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Author Topic: Sharks Smell Blood From A Mile Away !  (Read 13816 times)

neilep

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Sharks Smell Blood From A Mile Away !
« on: 19/09/2007 21:56:15 »
Dear Sharksters,

This is a happy shark:



Notice how happy he is ?..he's having a jolly happy time because he'd detected a load of this:




Now apparently Hubert(That's his name) can detect the red stuff up to a whole mile away !

How does he do that ?...I assume he MUST be down current of it yes ?..if not then how ?...and how long does it take for the detection of the blood from it's original location ?..a generalist guestimate will be nice






dkv

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Sharks Smell Blood From A Mile Away !
« Reply #1 on: 28/09/2007 07:15:49 »
Living in the water is no easy.
Half a mile is not a big distance to search for the food when there are miles and miles to cover.

neilep

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Sharks Smell Blood From A Mile Away !
« Reply #2 on: 28/09/2007 13:48:23 »
Thanks DKV,

I am trying to understand how, after so much dilution, does the shark pick up the taste/smell.  Clearly he must be down current from it yes ?...if he's not down current then I am really confused as to how he detects the blood !

Karen W.

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Sharks Smell Blood From A Mile Away !
« Reply #3 on: 28/09/2007 14:06:07 »
Here is where I found this!

http://www.amnh.org/learn/pd/sharks_rays/gallery_week4/

   

blood in the water!
A drop of blood...


Myth:

Sharks Can Detect a Single Drop of Blood in the Ocean!

Sharks are often portrayed as having an almost supernatural sense of smell. However, reports that sharks can smell a single drop of blood in a vast ocean are greatly exaggerated. While some sharks can detect blood at one part per million, that hardly qualifies as the entire ocean. Sharks do, however, have an acute sense of smell and a sensitive olfactory system--much more so than humans. Sharks' nostrils are located on the underside of the snout, and unlike human nostrils, are used solely for smelling and not for breathing. They are lined with specialized cells that comprise the olfactory epithelium. Water flows into the nostrils and dissolved chemicals come into contact with tissue, exciting receptors in the cells. These signals are then transmitted to the brain and are interpreted as smells.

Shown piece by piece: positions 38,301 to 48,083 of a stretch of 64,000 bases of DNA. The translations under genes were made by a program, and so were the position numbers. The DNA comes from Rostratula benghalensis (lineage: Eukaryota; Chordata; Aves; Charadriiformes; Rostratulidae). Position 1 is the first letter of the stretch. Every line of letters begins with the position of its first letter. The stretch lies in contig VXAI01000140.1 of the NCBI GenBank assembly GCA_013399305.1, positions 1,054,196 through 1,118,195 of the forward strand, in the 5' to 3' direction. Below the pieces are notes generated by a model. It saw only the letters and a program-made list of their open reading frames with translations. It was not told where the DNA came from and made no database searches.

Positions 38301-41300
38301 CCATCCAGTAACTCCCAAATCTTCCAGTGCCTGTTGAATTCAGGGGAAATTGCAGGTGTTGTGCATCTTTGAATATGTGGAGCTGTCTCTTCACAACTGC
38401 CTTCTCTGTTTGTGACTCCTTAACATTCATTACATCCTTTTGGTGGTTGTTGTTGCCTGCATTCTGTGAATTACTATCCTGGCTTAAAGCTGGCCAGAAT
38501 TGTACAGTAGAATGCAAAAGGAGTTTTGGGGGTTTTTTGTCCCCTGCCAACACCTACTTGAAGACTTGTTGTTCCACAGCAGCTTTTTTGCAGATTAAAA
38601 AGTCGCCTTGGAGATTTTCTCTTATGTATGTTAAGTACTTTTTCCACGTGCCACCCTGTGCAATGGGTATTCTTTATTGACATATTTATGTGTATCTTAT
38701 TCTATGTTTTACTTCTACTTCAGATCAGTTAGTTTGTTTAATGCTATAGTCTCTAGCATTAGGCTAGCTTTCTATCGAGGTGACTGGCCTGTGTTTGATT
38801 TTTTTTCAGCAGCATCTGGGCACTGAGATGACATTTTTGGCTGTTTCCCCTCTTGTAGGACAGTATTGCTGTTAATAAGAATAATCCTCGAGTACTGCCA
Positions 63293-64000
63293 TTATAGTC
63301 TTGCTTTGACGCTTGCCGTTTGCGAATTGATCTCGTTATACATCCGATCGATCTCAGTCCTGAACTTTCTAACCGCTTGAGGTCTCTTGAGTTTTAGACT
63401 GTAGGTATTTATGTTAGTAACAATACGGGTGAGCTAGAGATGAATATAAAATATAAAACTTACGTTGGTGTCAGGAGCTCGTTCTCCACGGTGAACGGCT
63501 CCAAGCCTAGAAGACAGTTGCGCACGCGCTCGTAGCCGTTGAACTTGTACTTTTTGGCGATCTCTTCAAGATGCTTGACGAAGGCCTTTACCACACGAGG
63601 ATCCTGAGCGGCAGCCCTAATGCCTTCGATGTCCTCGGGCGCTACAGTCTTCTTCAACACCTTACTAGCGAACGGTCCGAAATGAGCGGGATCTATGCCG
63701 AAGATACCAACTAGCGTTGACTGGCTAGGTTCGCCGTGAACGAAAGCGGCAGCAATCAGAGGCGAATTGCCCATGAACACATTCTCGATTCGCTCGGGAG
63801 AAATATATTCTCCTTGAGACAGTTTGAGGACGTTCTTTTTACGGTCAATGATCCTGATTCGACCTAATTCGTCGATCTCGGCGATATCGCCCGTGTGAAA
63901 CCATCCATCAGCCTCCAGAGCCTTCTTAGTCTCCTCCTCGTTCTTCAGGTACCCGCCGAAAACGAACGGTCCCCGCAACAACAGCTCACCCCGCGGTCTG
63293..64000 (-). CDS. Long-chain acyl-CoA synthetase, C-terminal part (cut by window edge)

Because of the extreme sensitivity of these cells, as well as the fact that the olfactory bulb of the brain is enlarged, sharks can detect miniscule amounts of certain chemicals. This varies, of course, among different species of sharks and the chemical in question. The lemon shark can detect tuna oil at one part per 25 million--that's equivalent to about 10 drops in an average-sized home swimming pool. Other types of sharks can detect their prey at one part per 10 billion; that's one drop in an Olympic-sized swimming pool! Some sharks can detect these low concentrations of chemicals at prodigious distances--up to several hundred meters (the length of several football fields)ódepending on a number of factors, particularly the speed and direction of the water current.

Predation is not the only behavior in which olfaction plays a crucial role. Evidence exists that this keen sense of smell is also instrumental in sexual behavior. Males are able to detect pheromones produced by females, even in low concentrations, helping them locate potential mates.

See also:

The Sensory World of Fishes
http://www.csuchico.edu/~pmaslin/ichthy/Snsry.html#start
This site presents the basics of shark's senses, including smell.

Topics in Shark Biology: The Nose Knows
http://www.reefquest.com/topics/nose.htm
This site provides a thorough discussion of shark olfaction.
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dkv

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Sharks Smell Blood From A Mile Away !
« Reply #4 on: 28/09/2007 15:08:16 »
How long the "smell" travels is debatable... it must be an easy task for sharks. They live in a vast space. The degree is freedom in very high.
Sharks motion is horizontal vertical both.
Therefore saying that current is required to determine position is short sighted.
The answer lies in extraordinary ability to distinguish between waters..Waters at home and water far away.
How much of change produces a signal will be interesting subject of research.
Consider some medicines like Homoeopathic ones.They dilute a drop of poison in Ocean to make it a medicine...(some claim it is placebo effect but the issue is debatable as horses and animals also get benefitted.)

 

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